Patarenes or Patareni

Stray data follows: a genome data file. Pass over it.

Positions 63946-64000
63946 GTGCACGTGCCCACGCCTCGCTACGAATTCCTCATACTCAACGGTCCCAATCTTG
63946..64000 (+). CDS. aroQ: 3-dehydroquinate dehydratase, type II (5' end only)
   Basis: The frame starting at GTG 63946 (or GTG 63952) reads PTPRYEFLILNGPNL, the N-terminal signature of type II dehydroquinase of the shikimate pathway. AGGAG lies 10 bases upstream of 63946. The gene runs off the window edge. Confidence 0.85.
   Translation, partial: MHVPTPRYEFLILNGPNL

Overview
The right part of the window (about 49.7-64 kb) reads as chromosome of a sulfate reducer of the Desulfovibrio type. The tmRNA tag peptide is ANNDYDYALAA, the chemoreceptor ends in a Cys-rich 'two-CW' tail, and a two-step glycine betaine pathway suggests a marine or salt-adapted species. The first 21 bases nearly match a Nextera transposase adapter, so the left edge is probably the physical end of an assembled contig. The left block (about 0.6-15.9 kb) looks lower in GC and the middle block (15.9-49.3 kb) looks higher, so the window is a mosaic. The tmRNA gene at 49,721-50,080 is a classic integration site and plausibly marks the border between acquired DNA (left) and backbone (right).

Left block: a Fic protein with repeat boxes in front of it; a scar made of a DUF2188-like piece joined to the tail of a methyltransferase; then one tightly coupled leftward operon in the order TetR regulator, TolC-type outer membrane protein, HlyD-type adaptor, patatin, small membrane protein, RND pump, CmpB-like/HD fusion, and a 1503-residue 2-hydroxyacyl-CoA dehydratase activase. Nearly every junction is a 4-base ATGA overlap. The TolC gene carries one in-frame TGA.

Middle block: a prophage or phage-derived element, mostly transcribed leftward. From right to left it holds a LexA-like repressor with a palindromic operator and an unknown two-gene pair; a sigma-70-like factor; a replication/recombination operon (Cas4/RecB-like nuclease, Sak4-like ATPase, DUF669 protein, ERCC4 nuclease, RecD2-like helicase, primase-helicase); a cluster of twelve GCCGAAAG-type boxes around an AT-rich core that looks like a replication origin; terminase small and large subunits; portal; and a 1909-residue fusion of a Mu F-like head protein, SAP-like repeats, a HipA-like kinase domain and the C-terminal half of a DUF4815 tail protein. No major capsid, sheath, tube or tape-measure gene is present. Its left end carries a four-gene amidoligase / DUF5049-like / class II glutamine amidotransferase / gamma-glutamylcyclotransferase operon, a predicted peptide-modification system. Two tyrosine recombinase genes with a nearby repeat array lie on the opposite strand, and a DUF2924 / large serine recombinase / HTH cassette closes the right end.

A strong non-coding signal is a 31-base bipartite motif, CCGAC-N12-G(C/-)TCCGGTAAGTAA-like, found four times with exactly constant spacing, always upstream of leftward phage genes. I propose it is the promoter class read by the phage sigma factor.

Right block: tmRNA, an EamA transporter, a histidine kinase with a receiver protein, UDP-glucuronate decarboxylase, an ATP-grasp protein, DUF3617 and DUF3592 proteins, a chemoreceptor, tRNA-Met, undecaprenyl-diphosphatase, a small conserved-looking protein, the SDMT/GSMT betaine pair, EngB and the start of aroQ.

Patarenes Or Patareni a name used in Italy during the 12th and 13th centuries as a general appellation to denote sects contending against the dominant Church and clergy. Different opinions have been entertained in regard to the origin of the name, some believing that it is derived from a certain place called Patara, where the heretics, as they were considered, held their meetings. The word Pataria (q.v.), however, in the dialect of Milan, signified a popular faction; and as the sects in question were generally held in favor with the common people, it must be that the name was applied in derision by the aristocracy. It may also have been used because, after the contest between the Pataria at Milan and the clergy, the term implied in general a spirit of hostility to the priesthood. The name of Tisserands originated from the circumstance that many of their adherents were weavers by trade. The common characteristic of all these sects was opposition to the clergy 'and the hierarchy. They differed in the extent to which, and the grounds on which, they opposed the prevailing ecclesiasticism and attempted to set up a Church of their own. The Patareni should be especially recognized as the Italian Manichaeans, who were condemned by the Lateran Council of A.D. 1179. As in the East, so in the West, Gnostic speculations had in all probability continued to exist, though by secret tradition. In point of fact, we know that the Vandals had transported shiploads of Manichaeans to the shores of Italy, while the Priscillianists openly avowed their tenets in Spain as late as the 7th century. Probably, however, the movement issued again from the East, in all likelihood from Bulgaria, where, since the time when the Paulicians had settled in that district, Gnostic and Manichaean views were widely entertained and zealously propagated. Even the names of these sects prove the correctness of this assertion. The most general designation was that of Cathari (καθαροί); but they were also called Bulgari (whence, in popular parlance, the opprobrious name Bougre) or Gazari, perhaps after the inhabitants of the Crimea (the Chazars), or else a different mode of pronouncing the word καθαροί, and Publicani, probably a transposition by which the foreign term of Paulicians was converted into a well-known term of reproach. The Duchobortzi (q.v.) of Russia are by Krasinski conjecturally referred to the Patarenes, who existed in Russia also to the middle of the 18th century. See Mosheim, Eccles. Hist. 2:33; Neander, Ch. Hist. vol. 5; Hardouin, Concilia, 7:163; Hardwick, Church Hist. of the Middle Ages, p. 204, 305.